A cowboy walks into a saloon. He removes his dusty hat, orders a whiskey, and sinks wearily onto a stool. He downs the whiskey, looks around, and notices that an attractive woman has joined him at the bar. She looks him over and asks, “Are you a real cowboy?” The cowboy pauses to consider the question. He orders another whiskey. “Well,” he says, “I wake at dawn, climb into a saddle, and herd cattle all day. I eat by a campfire and pitch my bedroll under the stars. Yep, I reckon I am a cowboy.” He tosses back the second whiskey and reciprocates: “You a cowgirl?”
“Oh, no,” the woman replies, “I’m a lesbian.” The cowboy looks puzzled. “How d’ya reckon?” he asks. “Well, I wake up in the morning thinking about girls. I think about ‘em all day long. Then at night, I dream about girls.” The cowboy ponders this revelation in silence. The situation grows awkward. He pays for his drinks, mumbles a goodbye, and heads for the door. Unhitching his horse outside, the cowboy is approached by a tourist. “You really a cowboy?” the tourist asks. “I thought I was,” replies the cowboy, “But it turns out I’m a lesbian.”
This is obviously a joke and not meant to cause offense, but I offer it to induce a smile and provoke reflection on personal identity.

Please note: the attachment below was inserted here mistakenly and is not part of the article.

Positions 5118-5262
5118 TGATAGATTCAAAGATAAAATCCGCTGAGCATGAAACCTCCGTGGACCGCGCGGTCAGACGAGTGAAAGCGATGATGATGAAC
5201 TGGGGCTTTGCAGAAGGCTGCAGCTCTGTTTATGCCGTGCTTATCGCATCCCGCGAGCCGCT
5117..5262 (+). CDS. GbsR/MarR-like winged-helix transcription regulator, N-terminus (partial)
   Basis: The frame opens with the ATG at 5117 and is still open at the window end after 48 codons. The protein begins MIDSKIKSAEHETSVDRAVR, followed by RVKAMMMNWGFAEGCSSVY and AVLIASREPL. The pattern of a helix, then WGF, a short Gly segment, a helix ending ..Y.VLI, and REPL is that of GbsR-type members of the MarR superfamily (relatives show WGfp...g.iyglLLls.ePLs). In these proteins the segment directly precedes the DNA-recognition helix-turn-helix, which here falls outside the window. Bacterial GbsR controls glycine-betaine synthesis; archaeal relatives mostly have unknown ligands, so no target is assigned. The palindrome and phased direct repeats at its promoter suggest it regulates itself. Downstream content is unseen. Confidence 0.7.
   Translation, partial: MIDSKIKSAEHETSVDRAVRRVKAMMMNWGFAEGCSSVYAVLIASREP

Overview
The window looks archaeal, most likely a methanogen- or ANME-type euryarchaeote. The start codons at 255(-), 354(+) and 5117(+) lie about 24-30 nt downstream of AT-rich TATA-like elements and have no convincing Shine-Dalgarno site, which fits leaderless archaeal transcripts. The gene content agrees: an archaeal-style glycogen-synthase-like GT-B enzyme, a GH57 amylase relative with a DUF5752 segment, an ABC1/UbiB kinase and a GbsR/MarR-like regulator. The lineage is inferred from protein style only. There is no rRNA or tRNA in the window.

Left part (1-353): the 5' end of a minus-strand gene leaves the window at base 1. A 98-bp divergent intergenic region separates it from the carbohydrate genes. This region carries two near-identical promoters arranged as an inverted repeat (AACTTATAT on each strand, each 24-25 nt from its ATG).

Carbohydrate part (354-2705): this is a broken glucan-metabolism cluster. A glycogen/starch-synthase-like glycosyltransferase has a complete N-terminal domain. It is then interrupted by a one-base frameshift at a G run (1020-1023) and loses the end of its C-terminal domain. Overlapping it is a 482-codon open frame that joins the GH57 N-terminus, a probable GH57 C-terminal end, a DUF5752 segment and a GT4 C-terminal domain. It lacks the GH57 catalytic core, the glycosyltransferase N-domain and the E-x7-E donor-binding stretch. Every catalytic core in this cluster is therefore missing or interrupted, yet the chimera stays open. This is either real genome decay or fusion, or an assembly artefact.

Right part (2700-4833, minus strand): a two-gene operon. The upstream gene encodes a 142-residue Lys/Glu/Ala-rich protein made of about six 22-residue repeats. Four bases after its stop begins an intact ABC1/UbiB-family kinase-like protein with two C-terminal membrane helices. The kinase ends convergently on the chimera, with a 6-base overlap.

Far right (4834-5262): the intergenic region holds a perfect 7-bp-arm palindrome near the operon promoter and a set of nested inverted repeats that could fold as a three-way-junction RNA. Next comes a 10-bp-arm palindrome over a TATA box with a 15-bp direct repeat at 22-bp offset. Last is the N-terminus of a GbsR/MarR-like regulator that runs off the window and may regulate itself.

Our cowboy’s grasp of the concept “lesbian” is a bit shaky. If we set that aside, though, we have a story about someone learning a new concept, realizing that it applies to him, and in the process, discovering something important about himself.
Discoveries can be transformational. The right concept can connect a person to a group, project or cause larger than oneself—and thereby afford oneself a sense of purpose, belonging, and identity. Did our cowboy find his true self in the community of lesbians? Probably not. A similar epiphany, though, could have resulted in a profoundly meaningful discovery. “The secret to happiness,” writes philosopher Daniel Dennett, “is to find something more important than you are and dedicate your life to it.”
Of course, such discoveries rarely happen overnight. You learn over time that you can paint, you engage with artistic friends, and eventually you’re an artist. You get involved in political organizing, find you have a knack for it, and wind up an organizer. You enjoy building and fixing things, and wind up a carpenter or an engineer. In each case, you try on a role for size—or perhaps grow into it—and find that it fits. This is how identities form—how we find our “true” selves.